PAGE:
Our Town intentionally supports creative placemaking. These grants fund projects that integrate arts, culture and design into more traditional community development efforts to advance local economic, physical and/or social development. Our Town applications must be submitted by two organizations in partnership, a nonprofit and a local government entity, with one of the partners being a cultural organization.
All applications require partnerships that involve at least two primary partners as defined by these guidelines: a nonprofit and a local governmental entity. One of the two primary partners must be a cultural (arts or design) organization. Additional partners are encouraged.
One of the two primary partners must act as the official applicant (lead applicant). This lead applicant must meet the eligibility requirements, submit the application and assume full responsibility for the grant.
Eligible lead applicants are: 501(c)(3) nonprofits with a documented completed three-year history of programming, or local governments including city, county, town, village and tribal governments (local arts agencies or other departments within local government may apply on behalf of their local government).
State governments, state government agencies, regional planning organizations or quasigovernment organizations and institutions of higher education are not eligible to apply.
Role In Creative Placemaking
This is one of the only federal grant programs specifically designed to support creative placemaking. Our Town requires the intentional partnerships, community engagement and planning necessary to execute creative placemaking successfully.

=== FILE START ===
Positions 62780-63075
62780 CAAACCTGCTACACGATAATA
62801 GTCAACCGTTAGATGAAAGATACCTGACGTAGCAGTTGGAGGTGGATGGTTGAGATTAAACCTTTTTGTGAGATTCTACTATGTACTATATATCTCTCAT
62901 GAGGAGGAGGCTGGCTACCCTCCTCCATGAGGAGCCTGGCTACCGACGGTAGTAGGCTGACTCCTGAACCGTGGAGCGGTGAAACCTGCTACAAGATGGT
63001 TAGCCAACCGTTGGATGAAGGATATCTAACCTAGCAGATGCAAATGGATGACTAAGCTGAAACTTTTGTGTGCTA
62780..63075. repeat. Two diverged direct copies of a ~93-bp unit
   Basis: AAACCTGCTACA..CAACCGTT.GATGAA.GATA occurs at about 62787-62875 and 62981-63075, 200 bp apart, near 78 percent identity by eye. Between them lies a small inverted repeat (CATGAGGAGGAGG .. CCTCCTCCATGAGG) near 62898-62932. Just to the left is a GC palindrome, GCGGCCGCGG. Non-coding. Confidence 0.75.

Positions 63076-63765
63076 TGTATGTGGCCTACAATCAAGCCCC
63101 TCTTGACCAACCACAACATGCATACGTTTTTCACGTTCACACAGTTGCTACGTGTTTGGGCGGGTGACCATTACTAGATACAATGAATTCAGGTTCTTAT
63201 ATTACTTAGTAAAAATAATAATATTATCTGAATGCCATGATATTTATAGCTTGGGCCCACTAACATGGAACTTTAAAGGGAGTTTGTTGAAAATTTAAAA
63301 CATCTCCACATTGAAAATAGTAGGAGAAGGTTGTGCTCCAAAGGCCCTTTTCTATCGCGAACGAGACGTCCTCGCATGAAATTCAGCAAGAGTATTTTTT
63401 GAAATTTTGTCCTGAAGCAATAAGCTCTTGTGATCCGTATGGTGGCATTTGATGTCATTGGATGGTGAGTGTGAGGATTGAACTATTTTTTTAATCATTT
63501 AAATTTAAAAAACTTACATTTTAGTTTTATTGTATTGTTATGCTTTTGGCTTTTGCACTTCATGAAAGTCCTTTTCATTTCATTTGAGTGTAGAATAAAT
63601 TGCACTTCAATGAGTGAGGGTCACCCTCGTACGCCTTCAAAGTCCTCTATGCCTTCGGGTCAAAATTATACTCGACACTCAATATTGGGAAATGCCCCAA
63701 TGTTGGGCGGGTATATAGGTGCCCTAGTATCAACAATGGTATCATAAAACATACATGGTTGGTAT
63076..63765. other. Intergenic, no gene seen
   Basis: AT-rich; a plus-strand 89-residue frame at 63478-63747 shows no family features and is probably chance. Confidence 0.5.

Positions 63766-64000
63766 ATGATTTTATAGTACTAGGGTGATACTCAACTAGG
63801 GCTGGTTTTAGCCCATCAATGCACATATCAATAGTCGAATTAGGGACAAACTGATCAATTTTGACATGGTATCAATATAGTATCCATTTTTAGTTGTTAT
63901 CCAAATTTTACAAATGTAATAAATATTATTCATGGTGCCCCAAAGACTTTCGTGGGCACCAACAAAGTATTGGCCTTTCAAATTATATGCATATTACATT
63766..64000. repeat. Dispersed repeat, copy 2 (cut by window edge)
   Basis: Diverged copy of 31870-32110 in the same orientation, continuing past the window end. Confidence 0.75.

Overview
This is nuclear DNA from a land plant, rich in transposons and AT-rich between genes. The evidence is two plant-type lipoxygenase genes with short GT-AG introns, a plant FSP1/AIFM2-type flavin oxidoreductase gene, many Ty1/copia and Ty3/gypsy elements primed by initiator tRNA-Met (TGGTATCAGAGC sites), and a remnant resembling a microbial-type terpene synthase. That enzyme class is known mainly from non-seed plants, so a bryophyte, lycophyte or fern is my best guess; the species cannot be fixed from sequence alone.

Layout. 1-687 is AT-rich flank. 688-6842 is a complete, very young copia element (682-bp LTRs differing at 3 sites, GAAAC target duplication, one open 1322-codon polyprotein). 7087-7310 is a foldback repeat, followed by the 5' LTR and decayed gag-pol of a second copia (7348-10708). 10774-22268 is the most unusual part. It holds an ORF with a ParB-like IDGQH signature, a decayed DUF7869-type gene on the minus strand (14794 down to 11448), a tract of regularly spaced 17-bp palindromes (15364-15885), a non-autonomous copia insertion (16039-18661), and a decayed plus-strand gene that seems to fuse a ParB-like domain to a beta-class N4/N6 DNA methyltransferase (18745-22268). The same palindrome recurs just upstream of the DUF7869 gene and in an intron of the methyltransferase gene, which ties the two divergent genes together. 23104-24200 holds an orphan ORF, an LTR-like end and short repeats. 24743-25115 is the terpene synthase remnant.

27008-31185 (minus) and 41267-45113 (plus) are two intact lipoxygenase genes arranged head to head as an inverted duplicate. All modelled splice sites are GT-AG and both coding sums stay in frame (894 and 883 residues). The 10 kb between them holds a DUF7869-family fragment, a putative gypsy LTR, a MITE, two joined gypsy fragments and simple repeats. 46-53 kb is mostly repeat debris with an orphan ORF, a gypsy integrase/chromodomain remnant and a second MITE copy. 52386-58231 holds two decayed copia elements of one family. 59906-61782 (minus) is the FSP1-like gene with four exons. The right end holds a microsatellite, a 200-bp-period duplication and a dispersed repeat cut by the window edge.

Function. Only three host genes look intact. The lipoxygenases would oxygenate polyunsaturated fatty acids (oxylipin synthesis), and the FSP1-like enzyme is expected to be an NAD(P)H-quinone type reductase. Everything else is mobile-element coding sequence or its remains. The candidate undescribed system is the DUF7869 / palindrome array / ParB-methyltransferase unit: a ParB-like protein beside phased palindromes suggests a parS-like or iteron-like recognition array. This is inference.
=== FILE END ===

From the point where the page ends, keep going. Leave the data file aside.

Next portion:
At least 1:1
Role in Creative Placemaking
This section represents our attempt to capture how this specific funding opportunity might fit into a placemaking initiative.
Who can apply? Eligibility is often limited, but in partnership with other entities you may identify an access point, such as subgrant opportunities. This information can help you determine which potential partners in your community might be able to access the funds.
These examples show how these funds have been used for creative or placemaking endeavors in the past, the types of organizations that have successfully accessed the funds and/or the types of activities for which the funds can be used.
Maximum funding amounts can vary from year to year. We have provided the most recent information available. Where available, we also include a median or a range in cases in which the maximum is not typical of an average award.
Most federal programs require some form of cost sharing. This is expressed differently for different agencies and programs. Sometimes a direct 1:1 match is specified. Other times, the application will state the maximum percentage of a project cost that the funding award can cover. We include this information, where available, in order to give you a sense of what to expect when applying for a particular funding program.
Most federal funding programs will require financial and progress reports at least annually, along with a final report. We consider this to be a "moderate" compliance burden. Where a higher degree of data collection and reporting is indicated, we convey that information with a "substantial" rating.